Social Security Disability

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What Are Social Security Disability Benefits?

There are two kinds of disability benefits provided by the Social Security Administration. These include Supplemental Security Income (SSI) for those with limited income and resources who do not have the requisite work credits to qualify for disability insurance benefits, and Social Security Disability Insurance (SSDI), available to those workers who have insured status. When you apply for one of the benefits you are automatically applying for both.

What Are SSI Benefits?

The purpose of Supplemental Security Income benefits is to assure a minimum level of income for those who are disabled and who do not have sufficient income and resources to maintain a standard of living established by the Federal government. This federal system of benefits replaces those offered at the state level, including DSHS benefits here in Washington. Beneficiaries of SSI benefits may also qualify for medical benefits under Medicaid.

What Are SSDI Benefits?

SSDI benefits are insurance benefits available to those who have accrued enough work credits to qualify for “insured status”. You may be eligible for social security disability insurance benefits if you have accrued at least 1 work credit per year between the ages of 21 and 62 up to a maximum of 40 credits. A worker may only accrue up to 4 work credits per year. To accrue credits, you must pay Social Security taxes called Federal Income Contributions Act (FICA). A claimant must have at least 6 work credits to be eligible regardless of age. Furthermore, in order to be eligible for benefits you must have accrued at least 20 credits of the last possible 40 credit period.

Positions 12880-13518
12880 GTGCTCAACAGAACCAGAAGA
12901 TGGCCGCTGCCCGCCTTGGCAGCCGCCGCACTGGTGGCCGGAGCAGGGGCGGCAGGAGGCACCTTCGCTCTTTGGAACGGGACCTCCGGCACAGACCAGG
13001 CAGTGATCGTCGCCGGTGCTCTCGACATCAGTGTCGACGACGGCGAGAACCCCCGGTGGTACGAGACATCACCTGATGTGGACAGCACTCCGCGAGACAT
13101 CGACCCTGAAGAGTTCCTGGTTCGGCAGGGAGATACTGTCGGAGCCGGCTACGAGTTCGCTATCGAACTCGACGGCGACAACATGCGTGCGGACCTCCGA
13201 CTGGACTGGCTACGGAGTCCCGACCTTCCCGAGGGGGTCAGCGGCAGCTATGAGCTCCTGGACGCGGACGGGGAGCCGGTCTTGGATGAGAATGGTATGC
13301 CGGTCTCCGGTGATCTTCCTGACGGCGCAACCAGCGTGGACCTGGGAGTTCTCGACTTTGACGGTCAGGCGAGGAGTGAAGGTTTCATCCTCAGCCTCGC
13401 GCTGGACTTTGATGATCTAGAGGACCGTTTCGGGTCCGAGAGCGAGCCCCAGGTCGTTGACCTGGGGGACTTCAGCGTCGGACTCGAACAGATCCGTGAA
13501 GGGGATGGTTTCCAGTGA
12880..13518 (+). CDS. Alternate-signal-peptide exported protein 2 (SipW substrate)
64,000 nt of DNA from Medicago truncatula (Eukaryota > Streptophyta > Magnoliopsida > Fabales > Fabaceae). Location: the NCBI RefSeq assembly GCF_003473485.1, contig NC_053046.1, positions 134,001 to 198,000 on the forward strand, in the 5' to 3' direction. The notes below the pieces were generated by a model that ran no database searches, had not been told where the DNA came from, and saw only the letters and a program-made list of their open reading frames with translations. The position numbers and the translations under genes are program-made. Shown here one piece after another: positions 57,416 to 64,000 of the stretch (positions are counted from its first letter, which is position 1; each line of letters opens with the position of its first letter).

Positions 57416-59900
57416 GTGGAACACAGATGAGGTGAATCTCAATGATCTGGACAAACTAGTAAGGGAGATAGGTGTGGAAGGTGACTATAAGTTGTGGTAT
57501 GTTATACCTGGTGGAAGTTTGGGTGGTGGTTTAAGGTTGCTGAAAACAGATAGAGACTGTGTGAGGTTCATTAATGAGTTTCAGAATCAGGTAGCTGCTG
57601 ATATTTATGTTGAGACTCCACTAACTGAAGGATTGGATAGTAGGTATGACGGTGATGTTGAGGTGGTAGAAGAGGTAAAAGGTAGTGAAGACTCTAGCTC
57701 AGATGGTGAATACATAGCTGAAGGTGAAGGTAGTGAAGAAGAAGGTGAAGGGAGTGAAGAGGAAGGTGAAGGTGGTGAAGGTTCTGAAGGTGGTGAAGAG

SSDI benefits also includes entitlement to Medicare, which is our country’s health care program for those who are deemed disabled by the administration or are over the age of 65.

What Does It Mean to Be “Disabled”?